• Abstract: The International Conference on Asian Food Security (ICAFS) took place on 10–12 August 2011 at the Grand Copthorne Waterfront Hotel in Singapore. ICAFS 2011, themed 'Feeding Asia in the 21st Century: Building Urban- Rural Alliances', was convened in the context of complex and multifaceted challenges throughout food systems in Asia. The conference sought to address timely questions relating to these challenges, and foster discussions among a range of stakeholders from Asia's food sectors.
  • Topic: Security, Agriculture, Poverty, Food
  • Political Geography: Asia
  • Author: J. Jackson Ewing (ed), Alistair D.B. Cook (ed)
  • Publication Date: 12-2011
  • Content Type: Working Paper
  • Institution: Centre for Non-Traditional Security Studies (NTS)
  • Abstract: The year 2011 has seen the further prioritisation of nontraditional security (NTS) issues throughout research and policymaking circles in the Asia-Pacific region. Regional trends and events have highlighted the need for strategies that can help people, communities, states and organisations address multifarious security challenges, thus propelling the NTS platform to a higher stratum of political and institutional discourse.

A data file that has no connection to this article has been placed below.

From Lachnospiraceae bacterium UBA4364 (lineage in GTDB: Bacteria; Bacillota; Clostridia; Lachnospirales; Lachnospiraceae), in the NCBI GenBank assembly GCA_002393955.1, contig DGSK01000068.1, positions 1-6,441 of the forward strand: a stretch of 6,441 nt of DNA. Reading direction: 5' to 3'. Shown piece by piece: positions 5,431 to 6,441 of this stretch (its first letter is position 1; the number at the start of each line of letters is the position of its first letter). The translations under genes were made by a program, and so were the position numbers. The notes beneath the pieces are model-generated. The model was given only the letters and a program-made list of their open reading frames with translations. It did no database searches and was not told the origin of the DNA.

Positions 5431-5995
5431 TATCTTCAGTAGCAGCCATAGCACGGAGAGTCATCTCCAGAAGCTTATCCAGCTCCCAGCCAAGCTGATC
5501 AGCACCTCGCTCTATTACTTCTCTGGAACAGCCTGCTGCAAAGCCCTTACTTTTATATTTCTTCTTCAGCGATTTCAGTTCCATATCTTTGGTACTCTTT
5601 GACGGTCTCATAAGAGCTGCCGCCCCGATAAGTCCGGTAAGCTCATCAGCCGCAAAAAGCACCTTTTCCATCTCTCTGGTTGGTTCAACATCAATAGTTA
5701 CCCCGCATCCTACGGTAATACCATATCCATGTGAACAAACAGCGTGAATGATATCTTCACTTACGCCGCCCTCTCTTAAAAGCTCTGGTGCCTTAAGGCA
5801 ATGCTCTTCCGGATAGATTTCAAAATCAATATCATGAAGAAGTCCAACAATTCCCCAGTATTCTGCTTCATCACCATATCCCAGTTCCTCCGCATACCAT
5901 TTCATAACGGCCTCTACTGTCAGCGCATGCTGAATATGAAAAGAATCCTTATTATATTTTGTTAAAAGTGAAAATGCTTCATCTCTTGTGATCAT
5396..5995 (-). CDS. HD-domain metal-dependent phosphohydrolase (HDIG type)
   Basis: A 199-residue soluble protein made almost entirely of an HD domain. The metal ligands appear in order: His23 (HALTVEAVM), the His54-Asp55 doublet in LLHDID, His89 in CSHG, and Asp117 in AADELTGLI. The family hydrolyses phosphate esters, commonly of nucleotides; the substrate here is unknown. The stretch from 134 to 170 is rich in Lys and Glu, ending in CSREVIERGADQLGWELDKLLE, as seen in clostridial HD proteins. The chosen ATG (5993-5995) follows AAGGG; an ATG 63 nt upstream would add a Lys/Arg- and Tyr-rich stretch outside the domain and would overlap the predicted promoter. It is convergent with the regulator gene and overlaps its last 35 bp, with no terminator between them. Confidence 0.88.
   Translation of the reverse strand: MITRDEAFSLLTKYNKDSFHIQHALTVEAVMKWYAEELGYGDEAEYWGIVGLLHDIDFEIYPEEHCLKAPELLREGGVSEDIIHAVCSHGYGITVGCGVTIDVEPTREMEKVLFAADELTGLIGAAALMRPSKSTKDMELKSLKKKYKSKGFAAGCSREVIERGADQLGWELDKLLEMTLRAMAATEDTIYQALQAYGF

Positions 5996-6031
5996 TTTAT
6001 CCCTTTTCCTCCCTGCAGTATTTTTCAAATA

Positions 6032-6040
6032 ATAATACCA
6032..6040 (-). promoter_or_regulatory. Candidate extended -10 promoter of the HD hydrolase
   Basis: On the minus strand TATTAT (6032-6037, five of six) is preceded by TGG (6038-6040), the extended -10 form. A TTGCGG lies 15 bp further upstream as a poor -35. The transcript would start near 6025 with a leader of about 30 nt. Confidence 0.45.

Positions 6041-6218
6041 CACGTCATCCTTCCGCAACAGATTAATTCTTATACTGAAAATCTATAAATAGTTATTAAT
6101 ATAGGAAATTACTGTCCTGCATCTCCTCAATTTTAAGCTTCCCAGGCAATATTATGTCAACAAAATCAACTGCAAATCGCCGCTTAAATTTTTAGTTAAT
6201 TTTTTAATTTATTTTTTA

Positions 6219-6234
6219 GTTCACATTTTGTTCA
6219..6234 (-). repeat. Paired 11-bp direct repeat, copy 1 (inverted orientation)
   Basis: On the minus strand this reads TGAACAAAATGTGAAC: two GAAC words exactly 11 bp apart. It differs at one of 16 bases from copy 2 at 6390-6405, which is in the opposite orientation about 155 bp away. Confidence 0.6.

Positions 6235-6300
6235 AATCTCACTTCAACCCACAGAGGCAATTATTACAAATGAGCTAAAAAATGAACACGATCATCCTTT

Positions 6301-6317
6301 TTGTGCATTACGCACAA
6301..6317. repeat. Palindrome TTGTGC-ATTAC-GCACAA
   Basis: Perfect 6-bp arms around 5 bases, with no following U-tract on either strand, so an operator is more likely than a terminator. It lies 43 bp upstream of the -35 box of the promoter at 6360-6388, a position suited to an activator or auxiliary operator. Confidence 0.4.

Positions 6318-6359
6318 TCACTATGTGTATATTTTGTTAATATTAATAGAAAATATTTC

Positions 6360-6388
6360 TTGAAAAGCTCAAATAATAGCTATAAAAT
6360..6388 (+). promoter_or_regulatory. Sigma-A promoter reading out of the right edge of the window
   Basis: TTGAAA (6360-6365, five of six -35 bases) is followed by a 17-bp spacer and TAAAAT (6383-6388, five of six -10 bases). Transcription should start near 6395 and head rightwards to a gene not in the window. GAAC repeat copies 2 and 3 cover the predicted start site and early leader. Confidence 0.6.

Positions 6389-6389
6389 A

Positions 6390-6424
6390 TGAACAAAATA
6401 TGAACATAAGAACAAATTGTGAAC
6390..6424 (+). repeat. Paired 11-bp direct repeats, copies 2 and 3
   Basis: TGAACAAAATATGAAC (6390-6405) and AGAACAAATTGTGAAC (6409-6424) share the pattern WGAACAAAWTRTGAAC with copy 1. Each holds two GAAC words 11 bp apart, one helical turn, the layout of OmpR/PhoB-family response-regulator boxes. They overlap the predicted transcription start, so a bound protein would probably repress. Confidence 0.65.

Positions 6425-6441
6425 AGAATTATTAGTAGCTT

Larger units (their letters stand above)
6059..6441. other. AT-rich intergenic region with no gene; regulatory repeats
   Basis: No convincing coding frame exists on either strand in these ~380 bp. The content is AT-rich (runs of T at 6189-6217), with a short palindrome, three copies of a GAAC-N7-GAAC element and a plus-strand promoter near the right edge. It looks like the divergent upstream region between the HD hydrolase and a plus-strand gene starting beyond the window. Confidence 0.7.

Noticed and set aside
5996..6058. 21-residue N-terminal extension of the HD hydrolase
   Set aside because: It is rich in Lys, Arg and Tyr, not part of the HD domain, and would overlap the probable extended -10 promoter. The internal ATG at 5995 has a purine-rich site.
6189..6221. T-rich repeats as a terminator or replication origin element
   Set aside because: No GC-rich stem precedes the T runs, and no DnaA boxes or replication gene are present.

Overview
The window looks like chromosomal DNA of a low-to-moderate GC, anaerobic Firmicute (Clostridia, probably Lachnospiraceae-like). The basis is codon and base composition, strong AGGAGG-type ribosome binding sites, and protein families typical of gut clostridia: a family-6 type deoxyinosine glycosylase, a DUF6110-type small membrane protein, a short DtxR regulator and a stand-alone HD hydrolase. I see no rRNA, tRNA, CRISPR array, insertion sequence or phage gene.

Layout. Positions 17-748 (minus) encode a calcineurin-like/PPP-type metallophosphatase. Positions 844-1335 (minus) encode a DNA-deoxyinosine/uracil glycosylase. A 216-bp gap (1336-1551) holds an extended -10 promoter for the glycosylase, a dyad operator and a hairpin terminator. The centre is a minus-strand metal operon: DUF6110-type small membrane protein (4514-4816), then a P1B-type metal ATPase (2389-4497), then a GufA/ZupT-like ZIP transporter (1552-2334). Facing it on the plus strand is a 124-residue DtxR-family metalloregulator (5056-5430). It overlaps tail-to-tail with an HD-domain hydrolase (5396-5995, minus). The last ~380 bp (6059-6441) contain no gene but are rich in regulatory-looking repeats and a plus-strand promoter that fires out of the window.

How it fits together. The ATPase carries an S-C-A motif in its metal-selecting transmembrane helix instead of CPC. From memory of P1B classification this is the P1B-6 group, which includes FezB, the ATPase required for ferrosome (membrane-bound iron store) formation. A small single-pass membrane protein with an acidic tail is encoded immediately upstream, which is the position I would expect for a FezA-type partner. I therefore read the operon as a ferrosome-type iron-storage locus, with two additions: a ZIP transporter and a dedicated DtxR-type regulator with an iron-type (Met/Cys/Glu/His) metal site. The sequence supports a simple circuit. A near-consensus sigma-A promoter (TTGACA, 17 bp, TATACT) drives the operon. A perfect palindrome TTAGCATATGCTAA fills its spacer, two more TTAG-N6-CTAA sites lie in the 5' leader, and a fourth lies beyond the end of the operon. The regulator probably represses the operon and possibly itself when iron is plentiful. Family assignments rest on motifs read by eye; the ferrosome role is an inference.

• Topic: International Relations, Security, Climate Change, Development, Economics, Health, Poverty, Natural Disasters, Food
  • Political Geography: Asia, Australia/Pacific
  • Publication Date: 11-2011
  • Content Type: Working Paper
  • Institution: Centre for Non-Traditional Security Studies (NTS)